Syngenta highlights new aphid management system
Aug. 6, 2009
Syngenta Seeds will highlight its new aphid management system for soybeans at its Farmfest seed plots.
The aphid management system will be available for purchase by farmers for the 2010 growing season, said Luke Christensen, a Syngenta agronomist. A price hasnt been established.
The new varieties are in several plots across the state, including NK, Garst and Golden Harvest plots at Farmfest.
The Syngenta aphid management system includes three components: A Cruiser Maxx seed treatment, an aphid resistant trait in the seed and money back to clean up with an application of Warrior insecticide if the population exceeds threshold levels.
University of Minnesota Extension soybean specialist Seth Naeve said the aphid management system may be a fit for some acres, but its not a cure-all and it wont replace scouting. He suggested farmers interested in adopting the technology try it on limited acreage.
The worst thing would be for farmers to plant the varieties and think they dont have to scout, Naeve said.
Likewise, Dave Ragsdale, professor and head of the University of Minnesota Department of Entomology, said there is definitely farmer interest in this type of product, but he urged caution.
The new varieties with the aphid resistant traits should reduce peak aphid density and yield loss, but they are not immune to aphids, he said.
There are two identified sources of genetic resistance, RAG1 and RAG2, and aphids have already shown an ability to overcome RAG1, Ragsdale said.
He said seed treatments are a waste of money for aphid protection because they are only persistent to the third- or fourth-leaf stage, well before aphid pressure is at its peak.
However, Christensen said soybeans treated with Cruiser Maxx were showing lower levels of aphids at this point in the season.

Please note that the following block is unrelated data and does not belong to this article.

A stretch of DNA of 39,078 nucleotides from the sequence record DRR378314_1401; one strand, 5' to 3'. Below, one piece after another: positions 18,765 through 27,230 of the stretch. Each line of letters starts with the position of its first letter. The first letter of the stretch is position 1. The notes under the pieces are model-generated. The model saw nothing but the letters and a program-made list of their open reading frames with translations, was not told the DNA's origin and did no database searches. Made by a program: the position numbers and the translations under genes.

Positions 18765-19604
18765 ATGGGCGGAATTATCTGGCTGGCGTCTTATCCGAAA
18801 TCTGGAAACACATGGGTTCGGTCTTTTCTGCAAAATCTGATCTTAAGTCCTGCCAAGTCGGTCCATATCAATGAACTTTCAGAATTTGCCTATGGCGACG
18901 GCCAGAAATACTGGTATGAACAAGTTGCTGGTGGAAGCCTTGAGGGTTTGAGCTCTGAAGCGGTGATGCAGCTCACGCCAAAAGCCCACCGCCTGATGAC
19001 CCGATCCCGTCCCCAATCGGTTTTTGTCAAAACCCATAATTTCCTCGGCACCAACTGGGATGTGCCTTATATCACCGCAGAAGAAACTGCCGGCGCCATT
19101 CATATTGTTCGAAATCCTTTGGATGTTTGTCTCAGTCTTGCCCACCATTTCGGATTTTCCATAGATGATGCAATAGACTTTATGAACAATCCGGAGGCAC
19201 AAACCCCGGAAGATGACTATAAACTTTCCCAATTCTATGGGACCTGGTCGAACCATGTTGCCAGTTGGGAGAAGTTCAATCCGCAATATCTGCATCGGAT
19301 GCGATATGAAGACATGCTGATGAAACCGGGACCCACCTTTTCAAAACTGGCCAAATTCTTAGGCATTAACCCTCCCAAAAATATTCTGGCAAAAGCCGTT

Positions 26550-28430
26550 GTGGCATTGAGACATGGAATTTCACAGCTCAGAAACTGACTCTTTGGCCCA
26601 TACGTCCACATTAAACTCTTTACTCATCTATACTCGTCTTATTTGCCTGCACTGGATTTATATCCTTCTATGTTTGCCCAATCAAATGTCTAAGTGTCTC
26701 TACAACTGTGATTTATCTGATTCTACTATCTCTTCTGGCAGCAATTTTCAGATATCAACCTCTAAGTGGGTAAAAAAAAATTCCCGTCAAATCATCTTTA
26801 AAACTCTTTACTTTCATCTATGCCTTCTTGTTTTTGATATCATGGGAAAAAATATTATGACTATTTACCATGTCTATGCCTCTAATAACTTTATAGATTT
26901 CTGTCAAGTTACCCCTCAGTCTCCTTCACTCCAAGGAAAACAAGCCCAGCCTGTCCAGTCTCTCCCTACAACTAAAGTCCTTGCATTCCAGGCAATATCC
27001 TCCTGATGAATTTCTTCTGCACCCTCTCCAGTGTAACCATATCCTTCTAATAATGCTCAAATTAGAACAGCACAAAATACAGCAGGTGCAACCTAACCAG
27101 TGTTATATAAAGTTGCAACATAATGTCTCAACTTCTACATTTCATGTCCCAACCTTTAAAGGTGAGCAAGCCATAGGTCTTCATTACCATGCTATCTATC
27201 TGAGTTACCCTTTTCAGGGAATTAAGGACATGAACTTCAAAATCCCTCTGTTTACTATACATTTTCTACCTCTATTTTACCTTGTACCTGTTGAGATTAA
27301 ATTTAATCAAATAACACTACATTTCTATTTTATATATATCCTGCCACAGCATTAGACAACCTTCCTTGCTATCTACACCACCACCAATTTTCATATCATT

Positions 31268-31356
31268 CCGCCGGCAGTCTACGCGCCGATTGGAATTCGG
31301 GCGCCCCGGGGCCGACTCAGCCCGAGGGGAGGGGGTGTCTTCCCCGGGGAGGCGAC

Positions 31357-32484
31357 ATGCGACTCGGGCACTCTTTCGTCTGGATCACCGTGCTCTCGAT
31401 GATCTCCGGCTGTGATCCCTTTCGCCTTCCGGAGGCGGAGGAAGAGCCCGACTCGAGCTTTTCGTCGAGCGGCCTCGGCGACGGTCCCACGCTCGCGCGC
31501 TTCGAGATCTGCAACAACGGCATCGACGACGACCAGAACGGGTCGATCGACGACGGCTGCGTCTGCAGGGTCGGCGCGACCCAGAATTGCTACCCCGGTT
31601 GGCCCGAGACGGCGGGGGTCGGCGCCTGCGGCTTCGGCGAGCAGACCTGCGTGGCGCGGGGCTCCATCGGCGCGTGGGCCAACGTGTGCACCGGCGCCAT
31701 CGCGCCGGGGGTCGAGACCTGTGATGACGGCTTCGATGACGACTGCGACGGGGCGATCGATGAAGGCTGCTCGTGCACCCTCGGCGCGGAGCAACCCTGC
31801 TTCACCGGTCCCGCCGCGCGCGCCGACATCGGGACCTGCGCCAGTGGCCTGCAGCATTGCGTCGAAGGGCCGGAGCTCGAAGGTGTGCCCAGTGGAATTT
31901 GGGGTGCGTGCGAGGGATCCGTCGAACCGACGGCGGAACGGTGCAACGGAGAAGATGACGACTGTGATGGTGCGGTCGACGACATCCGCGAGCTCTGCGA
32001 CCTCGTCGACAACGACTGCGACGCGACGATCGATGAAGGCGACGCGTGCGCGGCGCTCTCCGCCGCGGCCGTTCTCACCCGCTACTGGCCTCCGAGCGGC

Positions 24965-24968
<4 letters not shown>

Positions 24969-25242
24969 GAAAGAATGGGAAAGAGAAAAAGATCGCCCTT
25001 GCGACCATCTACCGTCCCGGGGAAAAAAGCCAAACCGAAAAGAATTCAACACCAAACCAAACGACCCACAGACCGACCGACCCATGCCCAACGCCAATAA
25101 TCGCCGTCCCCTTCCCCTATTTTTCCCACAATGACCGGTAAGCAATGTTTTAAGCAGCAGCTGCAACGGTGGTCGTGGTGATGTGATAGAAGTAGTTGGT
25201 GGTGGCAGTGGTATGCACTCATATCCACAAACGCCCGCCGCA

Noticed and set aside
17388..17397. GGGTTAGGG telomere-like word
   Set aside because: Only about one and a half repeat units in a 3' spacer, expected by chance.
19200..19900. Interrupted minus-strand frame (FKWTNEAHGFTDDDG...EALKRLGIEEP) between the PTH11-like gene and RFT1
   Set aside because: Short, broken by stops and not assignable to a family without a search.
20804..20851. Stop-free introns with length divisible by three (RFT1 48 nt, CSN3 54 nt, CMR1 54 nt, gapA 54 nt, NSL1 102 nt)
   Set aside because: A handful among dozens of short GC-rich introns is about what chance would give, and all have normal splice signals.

Christensen said the aphid resistant varieties planted in the Farmfest plots were completely clean when he scouted on July 29, while aphids were present on the other varieties.
Soybean aphid numbers are on the rise across Minnesota, according to the July 31 issue of the Minnesota Pest Report, and some fields were expected to soon meet the 250 aphid per plant with 80 percent of plants infected threshold.
Christensen said spraying was under way in parts of southwest Minnesota last week, with planes in the air and ground rigs at work as well. He looked at some fields and found 300 to 400 aphids per plant in some and five to 10 per plant in others.
Its important for farmers to scout a couple times a week during this period, Christensen said. Soybean aphid repopulating peaks when temperatures are 75 to 80 degrees.
Farmers could see significant yield losses if they arent scouting and treating if needed.
The aphid-resistant varieties look like other soybeans grown in Minnesota, but the soybean aphid doesnt reproduce as well on these varieties, Christensen said. The aphid resistance trait is not a biotech trait, it has been bred into varieties sold in Minnesota from a Group 8 soybean grown in the southern United States, he said.
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